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The Biggest Threat of Artificial Intelligence Isn't What We're Being Told
There's a lot of buzz around Artificial Intelligence and the dangers it poses. But I haven't seen anyone talking about the one thing that has kept me up some nights contemplating. Here it is...
Let's cut to the chase. The biggest threat of Artificial Intelligence is dependency. To be more specific, society will become dependent on Artificial General Intelligence shortly after it's unveiled to the world. Why? Because AGI will be able to solve problems we know we have. It will be able to solve problems we don't know we have. It will be able to solve problems we don't have yet but will in the future.
If it sounds like I'm giving too much credit to AGI, then you aren't familiar enough with AGI to appreciate what it will be able to do. Below, I'll try to explain it better even though it would probably take several chapters of a book to do justice to the risks. But first, I want to offer two perspectives as primers. Here's an article by Mac Slavo at SHTF Plan describing what some tech experts are saying about AI. Then, I'll let ChatGPT give its somewhat comical answer about the risks that AI represents. Finally, I'll go into why dependency will be the big one. First, here's Mac Slavo...
Tech Experts Say AI Poses a “Human Extinction” Risk
Experts on artificial intelligence are coming out and warning of a “human extinction” risk with the progressing technology. Sam Altman, the CEO of ChatGPT-maker OpenAI, along with executives from Google’s AI arm DeepMind and Microsoft, were among those who supported and signed the short statement.
“Contemporary AI systems are now becoming human-competitive at general tasks,” said the letter. “Should we automate away all the jobs, including the fulfilling ones? Should we develop nonhuman minds that might eventually outnumber, outsmart, obsolete, and replace us? Should we risk loss of control of our civilization?” the letter asked.
Other tech leaders such as Tesla’s Elon Musk and former Google CEO Eric Schmidt have cautioned about the risks AI poses to human society. “Mitigating the risk of extinction from AI should be a global priority alongside other societal-scale risks such as pandemics and nuclear war,” the statement Tuesday read according to a report by CNBC.
In an open letter released back in March, Musk, Apple co-founder Steve Wozniak and several tech leaders urged AI labs to stop training systems to be more powerful than GPT-4, which is OpenAI’s latest large language model. They also called for a six-month pause on such advanced development.
The technology has gathered pace in recent months after chatbot ChatGPT was released for public use in November and subsequently went viral. In just two months after its launch, it reached 100 million users. ChatGPT has amazed researchers and the general public with its ability to generate humanlike responses to users’ prompts, suggesting AI could replace jobs and imitate humans.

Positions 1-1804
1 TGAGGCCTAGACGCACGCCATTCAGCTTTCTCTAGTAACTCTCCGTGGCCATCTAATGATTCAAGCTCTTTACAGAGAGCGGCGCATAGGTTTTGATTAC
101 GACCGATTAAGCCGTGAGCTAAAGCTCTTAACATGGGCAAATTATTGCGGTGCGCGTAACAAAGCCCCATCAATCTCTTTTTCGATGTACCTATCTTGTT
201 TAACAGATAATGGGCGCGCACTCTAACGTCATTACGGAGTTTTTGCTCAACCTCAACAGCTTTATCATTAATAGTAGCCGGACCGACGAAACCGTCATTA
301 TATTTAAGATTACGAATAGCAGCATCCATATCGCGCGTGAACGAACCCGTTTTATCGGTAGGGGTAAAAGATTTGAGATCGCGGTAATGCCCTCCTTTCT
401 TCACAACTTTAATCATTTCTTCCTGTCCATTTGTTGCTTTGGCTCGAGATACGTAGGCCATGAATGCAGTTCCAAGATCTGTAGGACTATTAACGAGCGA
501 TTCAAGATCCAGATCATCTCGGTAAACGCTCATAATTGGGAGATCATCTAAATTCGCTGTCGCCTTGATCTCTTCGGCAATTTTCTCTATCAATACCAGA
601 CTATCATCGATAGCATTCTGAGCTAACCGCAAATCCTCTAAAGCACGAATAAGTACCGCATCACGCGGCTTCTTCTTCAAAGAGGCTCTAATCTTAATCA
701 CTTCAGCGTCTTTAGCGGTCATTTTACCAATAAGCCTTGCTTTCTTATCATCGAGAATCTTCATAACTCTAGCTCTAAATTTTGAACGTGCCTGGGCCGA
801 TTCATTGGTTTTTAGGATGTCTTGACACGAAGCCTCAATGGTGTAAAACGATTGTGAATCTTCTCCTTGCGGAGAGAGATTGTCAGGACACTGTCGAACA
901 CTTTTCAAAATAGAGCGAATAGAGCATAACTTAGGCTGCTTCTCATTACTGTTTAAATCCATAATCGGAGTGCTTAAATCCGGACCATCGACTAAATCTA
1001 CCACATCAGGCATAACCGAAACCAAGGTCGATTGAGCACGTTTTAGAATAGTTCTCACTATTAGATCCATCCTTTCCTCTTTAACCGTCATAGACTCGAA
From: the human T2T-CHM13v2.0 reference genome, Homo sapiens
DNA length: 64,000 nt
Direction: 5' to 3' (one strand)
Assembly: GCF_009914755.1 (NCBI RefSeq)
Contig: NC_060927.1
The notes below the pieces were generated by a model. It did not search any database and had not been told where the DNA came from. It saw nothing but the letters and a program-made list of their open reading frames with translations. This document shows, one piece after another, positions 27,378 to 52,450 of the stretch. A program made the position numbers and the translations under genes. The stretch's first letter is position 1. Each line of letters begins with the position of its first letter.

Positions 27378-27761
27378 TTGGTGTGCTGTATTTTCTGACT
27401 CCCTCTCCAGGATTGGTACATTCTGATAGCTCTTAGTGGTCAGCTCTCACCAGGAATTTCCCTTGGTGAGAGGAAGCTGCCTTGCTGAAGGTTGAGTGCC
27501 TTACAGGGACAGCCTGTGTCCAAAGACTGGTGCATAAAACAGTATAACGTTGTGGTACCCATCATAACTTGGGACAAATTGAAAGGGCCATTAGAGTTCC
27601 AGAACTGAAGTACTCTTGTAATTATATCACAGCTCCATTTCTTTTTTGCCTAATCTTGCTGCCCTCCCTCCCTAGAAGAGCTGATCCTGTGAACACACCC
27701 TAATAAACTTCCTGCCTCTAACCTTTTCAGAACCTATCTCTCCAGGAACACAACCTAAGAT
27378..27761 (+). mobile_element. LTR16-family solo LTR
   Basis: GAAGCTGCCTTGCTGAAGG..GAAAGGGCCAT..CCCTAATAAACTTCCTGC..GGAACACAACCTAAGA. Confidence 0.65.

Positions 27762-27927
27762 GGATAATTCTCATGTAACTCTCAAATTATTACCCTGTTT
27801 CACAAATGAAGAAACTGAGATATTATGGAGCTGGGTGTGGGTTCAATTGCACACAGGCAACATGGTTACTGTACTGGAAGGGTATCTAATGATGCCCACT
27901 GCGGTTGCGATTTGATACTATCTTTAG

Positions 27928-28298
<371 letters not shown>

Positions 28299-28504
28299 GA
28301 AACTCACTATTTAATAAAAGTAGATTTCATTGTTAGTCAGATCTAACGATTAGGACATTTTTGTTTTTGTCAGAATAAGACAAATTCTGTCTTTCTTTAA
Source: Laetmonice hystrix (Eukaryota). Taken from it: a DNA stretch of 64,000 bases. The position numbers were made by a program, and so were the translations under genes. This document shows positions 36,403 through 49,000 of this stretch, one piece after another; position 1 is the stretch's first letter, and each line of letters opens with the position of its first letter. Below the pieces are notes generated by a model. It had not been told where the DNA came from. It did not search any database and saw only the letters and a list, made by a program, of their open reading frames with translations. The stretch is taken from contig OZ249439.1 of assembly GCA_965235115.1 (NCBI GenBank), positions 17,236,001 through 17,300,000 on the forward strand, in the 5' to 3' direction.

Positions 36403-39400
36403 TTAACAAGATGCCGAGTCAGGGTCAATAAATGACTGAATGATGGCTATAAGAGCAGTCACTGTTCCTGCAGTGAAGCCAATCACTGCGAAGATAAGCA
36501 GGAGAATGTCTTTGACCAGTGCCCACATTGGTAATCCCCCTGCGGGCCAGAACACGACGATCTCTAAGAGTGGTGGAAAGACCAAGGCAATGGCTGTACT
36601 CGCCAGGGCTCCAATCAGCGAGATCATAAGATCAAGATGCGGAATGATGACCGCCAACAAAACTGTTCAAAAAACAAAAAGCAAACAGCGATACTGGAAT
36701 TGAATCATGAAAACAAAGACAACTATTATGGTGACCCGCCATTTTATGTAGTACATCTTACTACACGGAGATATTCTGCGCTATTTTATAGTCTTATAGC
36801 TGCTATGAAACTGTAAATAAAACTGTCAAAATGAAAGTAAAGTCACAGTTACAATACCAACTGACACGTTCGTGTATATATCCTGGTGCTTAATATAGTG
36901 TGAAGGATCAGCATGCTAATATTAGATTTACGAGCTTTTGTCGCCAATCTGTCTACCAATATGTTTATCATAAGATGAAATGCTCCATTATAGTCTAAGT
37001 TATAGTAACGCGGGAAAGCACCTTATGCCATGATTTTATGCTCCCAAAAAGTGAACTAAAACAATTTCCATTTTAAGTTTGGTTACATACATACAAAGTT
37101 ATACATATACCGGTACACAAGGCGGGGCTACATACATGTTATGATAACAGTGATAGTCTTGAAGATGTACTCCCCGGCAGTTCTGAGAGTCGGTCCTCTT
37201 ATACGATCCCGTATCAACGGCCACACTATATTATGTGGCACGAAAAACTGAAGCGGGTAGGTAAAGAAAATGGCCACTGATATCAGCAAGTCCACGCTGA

The statement added that it can be “difficult to voice concerns about some of advanced AI’s most severe risks” and had the aim of overcoming this obstacle and opening up the discussions.
ChatGPT has arguably sparked much more awareness and adoption of AI as major firms around the world have raced to develop rival products and capabilities.
The consequences of putting humanity’s existence into the hands of artificial intelligence, which has no morals or compassion could be dire.
What Does AI Think of AI?
Since Artificial Intelligence is able to write articles, I asked ChatGPT to write one. The query was simple: "Please write an article about the threats of Artificial Intelligence."
Here's how ChatGPT answered the query...
The Growing Concerns: Unveiling the Threats of Artificial Intelligence (As Described by ChatGPT)
Artificial Intelligence (AI) has emerged as a transformative force across various sectors, revolutionizing industries and enhancing our daily lives. From autonomous vehicles to voice assistants, AI has undoubtedly made remarkable strides. However, as AI continues to advance, concerns regarding its potential threats and risks have also gained momentum. It is crucial to understand and address these issues to ensure responsible and ethical deployment of AI systems.
Job Displacement: One of the primary concerns surrounding AI is its impact on employment. As AI technology becomes more sophisticated, there is a legitimate fear that automation and intelligent machines could replace human workers in various industries. While automation has historically led to job shifts rather than complete job loss, it is essential to support affected individuals through upskilling and retraining programs to mitigate the potential negative effects on the workforce.
Ethical Considerations: AI systems are built on algorithms and machine learning models that learn from vast amounts of data. This reliance on data raises ethical concerns, particularly in areas such as privacy, bias, and fairness. If the data used to train AI models is biased or incomplete, it can perpetuate existing social and cultural biases or discriminate against certain groups. It is crucial to implement rigorous guidelines and practices to ensure fairness, transparency, and accountability in AI systems.
Security Risks: AI systems can be vulnerable to cybersecurity threats. As AI becomes more integrated into critical infrastructure, industries, and even military applications, the potential for exploitation and malicious use increases. Adversarial attacks, where AI systems are manipulated to make incorrect decisions, pose a significant risk. Safeguarding AI technologies against these threats requires robust security measures, rigorous testing, and continuous monitoring.
Loss of Human Control: As AI systems become more complex and autonomous, there is a concern that they may operate beyond human control or comprehension. This lack of transparency can lead to a loss of accountability and raise questions about who is responsible when AI systems make consequential decisions. Developing mechanisms for human oversight and control, along with ensuring explainability and interpretability of AI algorithms, is essential to maintain ethical standards and prevent unintended consequences.